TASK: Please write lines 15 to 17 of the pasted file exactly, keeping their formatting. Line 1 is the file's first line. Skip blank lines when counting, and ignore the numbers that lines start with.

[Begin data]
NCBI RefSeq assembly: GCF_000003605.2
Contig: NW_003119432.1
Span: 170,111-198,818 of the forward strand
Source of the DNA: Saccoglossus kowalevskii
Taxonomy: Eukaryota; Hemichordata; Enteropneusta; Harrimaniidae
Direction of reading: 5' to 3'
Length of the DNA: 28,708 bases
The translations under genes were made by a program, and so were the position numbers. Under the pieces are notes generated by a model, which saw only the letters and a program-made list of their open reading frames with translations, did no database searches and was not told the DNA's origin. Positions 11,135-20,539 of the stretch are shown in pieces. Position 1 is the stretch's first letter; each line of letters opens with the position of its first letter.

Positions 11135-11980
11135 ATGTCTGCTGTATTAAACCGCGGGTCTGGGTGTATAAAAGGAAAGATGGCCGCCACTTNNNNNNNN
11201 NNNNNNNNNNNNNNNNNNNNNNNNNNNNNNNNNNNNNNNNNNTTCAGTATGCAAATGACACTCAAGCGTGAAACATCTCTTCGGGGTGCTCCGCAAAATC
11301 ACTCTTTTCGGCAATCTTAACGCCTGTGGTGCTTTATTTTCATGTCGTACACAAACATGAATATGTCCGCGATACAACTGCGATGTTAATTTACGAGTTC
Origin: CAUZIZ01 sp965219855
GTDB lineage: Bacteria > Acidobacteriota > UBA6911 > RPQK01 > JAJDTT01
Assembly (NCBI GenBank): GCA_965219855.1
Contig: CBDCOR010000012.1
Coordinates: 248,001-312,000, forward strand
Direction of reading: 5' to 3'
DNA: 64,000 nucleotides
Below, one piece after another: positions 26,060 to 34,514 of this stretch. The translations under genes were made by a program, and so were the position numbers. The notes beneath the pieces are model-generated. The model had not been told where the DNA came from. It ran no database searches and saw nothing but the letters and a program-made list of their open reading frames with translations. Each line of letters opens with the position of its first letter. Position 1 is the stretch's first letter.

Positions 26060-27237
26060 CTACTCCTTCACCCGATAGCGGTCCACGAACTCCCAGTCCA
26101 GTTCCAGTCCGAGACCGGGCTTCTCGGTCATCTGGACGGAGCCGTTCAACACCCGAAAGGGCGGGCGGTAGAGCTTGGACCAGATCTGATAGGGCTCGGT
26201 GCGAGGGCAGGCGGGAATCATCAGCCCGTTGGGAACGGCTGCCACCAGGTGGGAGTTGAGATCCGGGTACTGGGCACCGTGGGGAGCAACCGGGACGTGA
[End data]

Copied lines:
Assembly (NCBI GenBank): GCA_965219855.1
Contig: CBDCOR010000012.1
Coordinates: 248,001-312,000, forward strand